Christians assessing Bible films should certainly consider what’s “right” or “accurate” in the fact-checking sense. Even more, they should consider whether the films succeed as art that communicates something valuable; art that moves us; art that, in its very beauty, brings glory to God. In the best of both worlds we get films of both quality and accuracy. But given the choice between a mediocre filmmaker committed to accuracy and an exceptional filmmaker committed to beauty, I might be more interested in seeing the latter’s version of the Exodus story.

Me too. I don’t know if I’ll see Aronofsky’s Noah or Scott’s Exodus, but I’m excited that the Bible is still recognized as a source of compelling stories by mainstream directors. And if they make a hash of it, the book version is still pretty accessible.

3 thoughts on “Can Anybody But an Atheist Make a Good Bible Movie?

  1. If Moses is portrayed as a satanic double agent, ultimately loyal to Pharaoh, who we last see letting the Red Sea fall back and engulf the Hebrews while laughing manically, in a movie made by an “exceptional filmmaker committed to beauty,” you might have one humdinger of a movie. However, I would argue that critical moviegoers would be justifiably disappointed with the lack of accuracy regarding fundamental elements of what makes Moses, Moses and have a legitimate complaint if they said the movie was really well done, but should not be called “Exodus.” I mean, if both sets of parents look at Romeo and Juliet and say, “My, don’t they make a cute couple,” and they live happily ever after, at least have the decency to say “inspired by” instead of “based on.”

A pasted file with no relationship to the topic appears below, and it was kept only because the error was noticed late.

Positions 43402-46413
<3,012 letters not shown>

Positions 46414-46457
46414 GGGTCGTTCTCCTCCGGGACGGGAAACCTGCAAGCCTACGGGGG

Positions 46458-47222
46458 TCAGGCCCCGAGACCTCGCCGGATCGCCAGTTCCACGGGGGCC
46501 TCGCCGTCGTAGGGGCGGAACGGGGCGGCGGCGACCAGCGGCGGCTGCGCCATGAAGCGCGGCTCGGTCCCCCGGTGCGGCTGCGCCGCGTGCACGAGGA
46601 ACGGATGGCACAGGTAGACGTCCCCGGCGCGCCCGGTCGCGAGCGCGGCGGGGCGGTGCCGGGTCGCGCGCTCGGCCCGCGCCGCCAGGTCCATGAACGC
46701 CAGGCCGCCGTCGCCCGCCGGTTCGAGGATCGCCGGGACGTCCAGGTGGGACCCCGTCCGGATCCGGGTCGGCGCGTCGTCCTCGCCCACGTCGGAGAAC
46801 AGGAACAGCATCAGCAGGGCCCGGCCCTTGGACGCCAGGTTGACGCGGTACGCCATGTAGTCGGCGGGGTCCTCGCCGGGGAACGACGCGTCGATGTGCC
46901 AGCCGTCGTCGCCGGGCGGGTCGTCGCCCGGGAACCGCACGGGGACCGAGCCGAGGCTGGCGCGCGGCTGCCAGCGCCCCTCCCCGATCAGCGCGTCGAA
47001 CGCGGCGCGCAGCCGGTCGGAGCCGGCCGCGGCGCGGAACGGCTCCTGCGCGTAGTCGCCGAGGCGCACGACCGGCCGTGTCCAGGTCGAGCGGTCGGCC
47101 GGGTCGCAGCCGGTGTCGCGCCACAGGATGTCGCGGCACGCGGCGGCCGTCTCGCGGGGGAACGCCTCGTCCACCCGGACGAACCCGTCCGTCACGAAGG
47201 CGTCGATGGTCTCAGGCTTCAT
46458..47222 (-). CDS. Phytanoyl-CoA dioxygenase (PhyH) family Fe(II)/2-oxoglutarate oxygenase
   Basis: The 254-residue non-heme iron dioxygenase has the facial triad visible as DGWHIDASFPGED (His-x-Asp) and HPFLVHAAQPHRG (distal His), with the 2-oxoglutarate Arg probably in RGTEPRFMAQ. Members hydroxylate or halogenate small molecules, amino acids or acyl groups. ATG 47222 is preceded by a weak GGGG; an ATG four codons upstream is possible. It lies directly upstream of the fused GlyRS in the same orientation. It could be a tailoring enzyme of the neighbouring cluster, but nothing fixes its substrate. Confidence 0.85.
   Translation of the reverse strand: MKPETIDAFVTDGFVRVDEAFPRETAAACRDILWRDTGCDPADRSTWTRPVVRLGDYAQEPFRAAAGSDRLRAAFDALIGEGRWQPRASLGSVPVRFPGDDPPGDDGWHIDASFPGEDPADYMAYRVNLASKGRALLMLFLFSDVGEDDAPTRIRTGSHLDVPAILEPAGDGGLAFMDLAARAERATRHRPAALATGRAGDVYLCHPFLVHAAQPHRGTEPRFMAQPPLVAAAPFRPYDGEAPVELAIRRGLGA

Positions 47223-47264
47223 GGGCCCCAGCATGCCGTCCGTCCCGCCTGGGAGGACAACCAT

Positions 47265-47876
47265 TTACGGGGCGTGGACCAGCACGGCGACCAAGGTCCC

If a director changes what distinguishes and defines a character or a story at a fundamental level, at its very core, essence and soul, it ceases to be an “interpretation” of that character/story and becomes something else – perhaps something else that is beautiful and well done, but something else.
    (If I might indulge myself momentarily and comment on my motivation to post the above comment, allow me to say this: so this is what you do when you are forced by incompetent meteorologists to spend the night at the high school where you are employed and you don’t have your three medications. Aaaaaaaaaa!!)

    By the way, best blog ever. Just the right mix of You Tube, Star Wars, Looney Tunes, and the Bible.

    1. God bless you, commenter who was forced to spend the night at a high school. I’m glad to play a small part in helping you kill the time, and maybe prevent you from killing some students.

  2. If Moses is portrayed as a satanic double agent, ultimately loyal to Pharaoh, who we last see letting the Red Sea fall back and engulf the Hebrews while laughing manically, in a movie made by an “exceptional filmmaker committed to beauty,” you might have one humdinger of a movie. However, I would argue that critical moviegoers would be justifiably disappointed with the lack of accuracy regarding fundamental elements of what makes Moses, Moses and have a legitimate complaint if they said the movie was really well done, but should not be called “Exodus.” I mean, if both sets of parents look at Romeo and Juliet and say, “My, don’t they make a cute couple,” and they live happily ever after, at least have the decency to say “inspired by” instead of “based on.”